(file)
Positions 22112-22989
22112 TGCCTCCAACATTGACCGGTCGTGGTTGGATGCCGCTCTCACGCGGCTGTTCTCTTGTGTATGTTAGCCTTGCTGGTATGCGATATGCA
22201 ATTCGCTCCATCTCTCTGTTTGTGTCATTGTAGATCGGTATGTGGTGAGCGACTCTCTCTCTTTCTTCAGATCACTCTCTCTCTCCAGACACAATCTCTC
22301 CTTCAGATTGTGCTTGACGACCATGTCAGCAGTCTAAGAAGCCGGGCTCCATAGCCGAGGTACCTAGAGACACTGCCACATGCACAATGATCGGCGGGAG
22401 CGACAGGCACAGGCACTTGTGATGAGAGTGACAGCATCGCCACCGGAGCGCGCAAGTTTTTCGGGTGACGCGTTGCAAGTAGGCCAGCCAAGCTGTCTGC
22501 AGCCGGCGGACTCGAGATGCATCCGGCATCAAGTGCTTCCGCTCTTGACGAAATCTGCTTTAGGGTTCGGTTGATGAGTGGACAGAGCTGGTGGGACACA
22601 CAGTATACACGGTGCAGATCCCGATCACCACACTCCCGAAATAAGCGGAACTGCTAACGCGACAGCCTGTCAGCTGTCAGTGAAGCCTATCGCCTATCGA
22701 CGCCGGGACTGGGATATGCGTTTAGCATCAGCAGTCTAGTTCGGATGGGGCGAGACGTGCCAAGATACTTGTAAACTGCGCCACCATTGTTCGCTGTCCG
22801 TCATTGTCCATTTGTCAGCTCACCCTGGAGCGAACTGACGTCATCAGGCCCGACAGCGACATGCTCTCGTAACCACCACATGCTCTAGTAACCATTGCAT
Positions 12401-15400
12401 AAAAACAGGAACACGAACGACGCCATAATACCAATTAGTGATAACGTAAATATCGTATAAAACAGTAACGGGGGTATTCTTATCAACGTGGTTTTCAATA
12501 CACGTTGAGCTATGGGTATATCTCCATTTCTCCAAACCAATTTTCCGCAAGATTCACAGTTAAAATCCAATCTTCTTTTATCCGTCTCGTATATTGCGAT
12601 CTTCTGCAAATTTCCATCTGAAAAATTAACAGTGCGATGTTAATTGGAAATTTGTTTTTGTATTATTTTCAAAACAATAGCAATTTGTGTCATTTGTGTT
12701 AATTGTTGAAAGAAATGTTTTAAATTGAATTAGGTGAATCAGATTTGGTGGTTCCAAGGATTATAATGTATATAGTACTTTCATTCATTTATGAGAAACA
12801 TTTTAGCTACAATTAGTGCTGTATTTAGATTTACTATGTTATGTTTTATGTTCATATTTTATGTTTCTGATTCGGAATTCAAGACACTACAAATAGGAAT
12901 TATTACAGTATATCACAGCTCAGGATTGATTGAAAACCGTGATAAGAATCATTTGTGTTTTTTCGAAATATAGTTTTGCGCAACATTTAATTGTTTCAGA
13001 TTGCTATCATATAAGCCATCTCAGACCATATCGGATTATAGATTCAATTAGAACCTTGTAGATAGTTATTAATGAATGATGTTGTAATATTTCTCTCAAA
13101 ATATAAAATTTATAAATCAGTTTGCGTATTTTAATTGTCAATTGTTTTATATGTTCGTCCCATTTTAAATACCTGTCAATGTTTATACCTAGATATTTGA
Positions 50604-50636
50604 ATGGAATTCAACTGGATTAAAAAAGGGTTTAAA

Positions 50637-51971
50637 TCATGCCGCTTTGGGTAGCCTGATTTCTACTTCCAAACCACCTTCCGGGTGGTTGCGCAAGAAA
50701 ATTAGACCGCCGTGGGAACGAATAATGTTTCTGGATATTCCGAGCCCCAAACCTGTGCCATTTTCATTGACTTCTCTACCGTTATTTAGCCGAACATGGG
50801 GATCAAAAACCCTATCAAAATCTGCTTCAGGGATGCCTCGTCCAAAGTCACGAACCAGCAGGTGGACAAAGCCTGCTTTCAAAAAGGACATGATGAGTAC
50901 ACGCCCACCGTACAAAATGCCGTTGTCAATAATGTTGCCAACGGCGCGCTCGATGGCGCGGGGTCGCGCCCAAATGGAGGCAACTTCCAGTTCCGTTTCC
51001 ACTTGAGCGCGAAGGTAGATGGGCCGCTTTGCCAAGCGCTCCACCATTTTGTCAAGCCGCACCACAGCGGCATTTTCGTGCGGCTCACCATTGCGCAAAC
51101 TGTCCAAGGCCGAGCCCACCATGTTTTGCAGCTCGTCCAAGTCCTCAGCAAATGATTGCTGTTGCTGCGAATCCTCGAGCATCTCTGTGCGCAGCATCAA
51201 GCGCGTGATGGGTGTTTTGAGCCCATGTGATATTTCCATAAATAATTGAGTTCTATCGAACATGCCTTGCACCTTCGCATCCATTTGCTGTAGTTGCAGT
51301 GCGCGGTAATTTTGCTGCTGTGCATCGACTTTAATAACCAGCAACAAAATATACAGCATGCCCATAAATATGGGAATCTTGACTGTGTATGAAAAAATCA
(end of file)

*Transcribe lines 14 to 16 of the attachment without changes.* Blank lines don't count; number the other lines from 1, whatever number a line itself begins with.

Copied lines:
12701 AATTGTTGAAAGAAATGTTTTAAATTGAATTAGGTGAATCAGATTTGGTGGTTCCAAGGATTATAATGTATATAGTACTTTCATTCATTTATGAGAAACA
12801 TTTTAGCTACAATTAGTGCTGTATTTAGATTTACTATGTTATGTTTTATGTTCATATTTTATGTTTCTGATTCGGAATTCAAGACACTACAAATAGGAAT
12901 TATTACAGTATATCACAGCTCAGGATTGATTGAAAACCGTGATAAGAATCATTTGTGTTTTTTCGAAATATAGTTTTGCGCAACATTTAATTGTTTCAGA